Rabbit, the video chat app that launched into an OS X-only private beta earlier this year, is getting ready to unveil a browser-based version that has specifically been built for third-party websites. The new product, which will be separate from Rabbit’s existing client, will allow any publisher to integrate video chat rooms into their own sites, where it can be used to watch videos and consume other types of media together.
Rabbit is slated to announce the new product at the TV of Tomorrow show in New York Wednesday, and will demonstrate it with first partners at CES in Las Vegas. Rabbit CEO Michael Temkin told me Tuesday that the company is using WebRTC for it product, which is why it will initially just work on Chrome and Firefox. However, Rabbit plans to bring the web-based product to other browsers in the next six months as well.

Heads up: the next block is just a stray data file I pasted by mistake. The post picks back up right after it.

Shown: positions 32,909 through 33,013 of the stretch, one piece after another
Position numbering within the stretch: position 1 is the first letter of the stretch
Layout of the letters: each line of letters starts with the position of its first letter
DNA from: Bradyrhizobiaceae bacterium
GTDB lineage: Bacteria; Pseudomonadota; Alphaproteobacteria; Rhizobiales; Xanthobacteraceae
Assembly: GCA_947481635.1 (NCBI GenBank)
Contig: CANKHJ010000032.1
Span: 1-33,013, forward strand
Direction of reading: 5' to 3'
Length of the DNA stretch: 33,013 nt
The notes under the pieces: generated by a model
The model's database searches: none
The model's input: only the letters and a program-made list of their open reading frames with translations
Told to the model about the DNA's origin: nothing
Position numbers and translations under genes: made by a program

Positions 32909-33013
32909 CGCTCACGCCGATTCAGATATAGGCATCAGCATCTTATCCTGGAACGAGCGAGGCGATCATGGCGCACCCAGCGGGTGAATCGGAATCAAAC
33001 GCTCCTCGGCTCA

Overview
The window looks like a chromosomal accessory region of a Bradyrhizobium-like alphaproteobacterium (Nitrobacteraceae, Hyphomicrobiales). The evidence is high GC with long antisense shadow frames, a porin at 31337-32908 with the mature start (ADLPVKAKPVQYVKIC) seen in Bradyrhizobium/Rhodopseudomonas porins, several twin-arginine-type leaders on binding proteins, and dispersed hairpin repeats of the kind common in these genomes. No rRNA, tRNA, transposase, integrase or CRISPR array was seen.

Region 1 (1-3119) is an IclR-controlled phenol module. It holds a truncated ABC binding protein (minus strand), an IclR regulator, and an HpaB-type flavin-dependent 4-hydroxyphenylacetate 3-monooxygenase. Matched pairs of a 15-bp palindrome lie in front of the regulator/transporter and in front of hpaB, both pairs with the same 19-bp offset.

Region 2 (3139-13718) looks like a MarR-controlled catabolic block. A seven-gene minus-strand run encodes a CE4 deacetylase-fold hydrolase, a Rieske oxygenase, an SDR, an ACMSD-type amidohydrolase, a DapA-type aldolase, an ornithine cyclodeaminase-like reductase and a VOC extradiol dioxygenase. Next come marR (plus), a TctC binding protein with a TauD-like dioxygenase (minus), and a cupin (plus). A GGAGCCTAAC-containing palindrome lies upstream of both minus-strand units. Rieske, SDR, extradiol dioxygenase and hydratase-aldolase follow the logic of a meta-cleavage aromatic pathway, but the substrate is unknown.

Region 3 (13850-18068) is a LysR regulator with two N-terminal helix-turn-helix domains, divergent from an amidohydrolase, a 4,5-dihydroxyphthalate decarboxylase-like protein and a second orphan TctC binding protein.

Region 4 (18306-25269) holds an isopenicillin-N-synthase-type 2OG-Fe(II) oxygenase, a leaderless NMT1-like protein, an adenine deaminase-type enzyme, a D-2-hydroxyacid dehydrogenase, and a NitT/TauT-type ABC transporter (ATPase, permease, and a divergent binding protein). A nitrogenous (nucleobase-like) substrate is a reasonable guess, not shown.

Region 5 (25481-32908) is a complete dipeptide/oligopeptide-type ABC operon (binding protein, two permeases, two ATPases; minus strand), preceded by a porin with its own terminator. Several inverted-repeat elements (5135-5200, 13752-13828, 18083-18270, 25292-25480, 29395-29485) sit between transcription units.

Rabbit co-founder Nicholas Reichenbach told me Tuesday that the company has no immediate plans to bring its original chat client to the web as well, but that it wants to make it available on additional platforms in the near future.
Reichenbach seemed committed to the company’s native client, but I wouldn’t be too surprised if Rabbit was going to focus exclusively on web-based video chats for publishers at some point. After all, such an offering has a much clearer revenue model: Rabbit plans to charge larger websites for adding video chat functionality.